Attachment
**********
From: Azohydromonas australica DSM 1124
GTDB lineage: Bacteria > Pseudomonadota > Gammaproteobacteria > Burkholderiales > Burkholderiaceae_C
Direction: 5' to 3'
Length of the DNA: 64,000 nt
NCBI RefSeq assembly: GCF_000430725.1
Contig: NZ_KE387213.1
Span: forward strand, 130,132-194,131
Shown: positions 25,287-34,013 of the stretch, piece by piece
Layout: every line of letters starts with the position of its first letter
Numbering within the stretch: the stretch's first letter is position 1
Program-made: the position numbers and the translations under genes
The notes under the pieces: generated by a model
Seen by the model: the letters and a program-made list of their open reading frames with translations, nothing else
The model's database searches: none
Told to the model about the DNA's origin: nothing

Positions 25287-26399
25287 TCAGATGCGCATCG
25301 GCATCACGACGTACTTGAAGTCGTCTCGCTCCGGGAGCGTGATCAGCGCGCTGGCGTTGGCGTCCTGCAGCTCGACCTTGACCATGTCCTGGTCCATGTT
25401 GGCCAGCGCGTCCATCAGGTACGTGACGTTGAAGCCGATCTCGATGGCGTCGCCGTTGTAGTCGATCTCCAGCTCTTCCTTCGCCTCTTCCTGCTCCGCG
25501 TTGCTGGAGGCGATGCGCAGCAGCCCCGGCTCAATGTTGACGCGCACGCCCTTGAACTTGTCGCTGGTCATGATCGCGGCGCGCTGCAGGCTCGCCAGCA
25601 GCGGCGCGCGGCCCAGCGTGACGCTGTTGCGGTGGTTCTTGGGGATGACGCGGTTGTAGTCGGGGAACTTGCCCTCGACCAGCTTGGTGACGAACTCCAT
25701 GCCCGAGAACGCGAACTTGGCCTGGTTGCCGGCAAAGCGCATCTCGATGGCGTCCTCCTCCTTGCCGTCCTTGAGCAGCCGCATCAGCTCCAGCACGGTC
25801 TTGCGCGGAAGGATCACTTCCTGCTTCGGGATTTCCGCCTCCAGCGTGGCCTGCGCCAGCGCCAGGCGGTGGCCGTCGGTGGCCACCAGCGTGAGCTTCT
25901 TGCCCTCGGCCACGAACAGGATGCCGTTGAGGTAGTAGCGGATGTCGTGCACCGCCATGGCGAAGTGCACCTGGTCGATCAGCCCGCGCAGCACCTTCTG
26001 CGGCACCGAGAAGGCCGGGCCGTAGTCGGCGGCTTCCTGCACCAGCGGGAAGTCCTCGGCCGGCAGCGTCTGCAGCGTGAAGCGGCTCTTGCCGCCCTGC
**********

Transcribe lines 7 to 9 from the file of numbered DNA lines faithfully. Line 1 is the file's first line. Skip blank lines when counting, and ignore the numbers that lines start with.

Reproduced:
Span: forward strand, 130,132-194,131
Shown: positions 25,287-34,013 of the stretch, piece by piece
Layout: every line of letters starts with the position of its first letter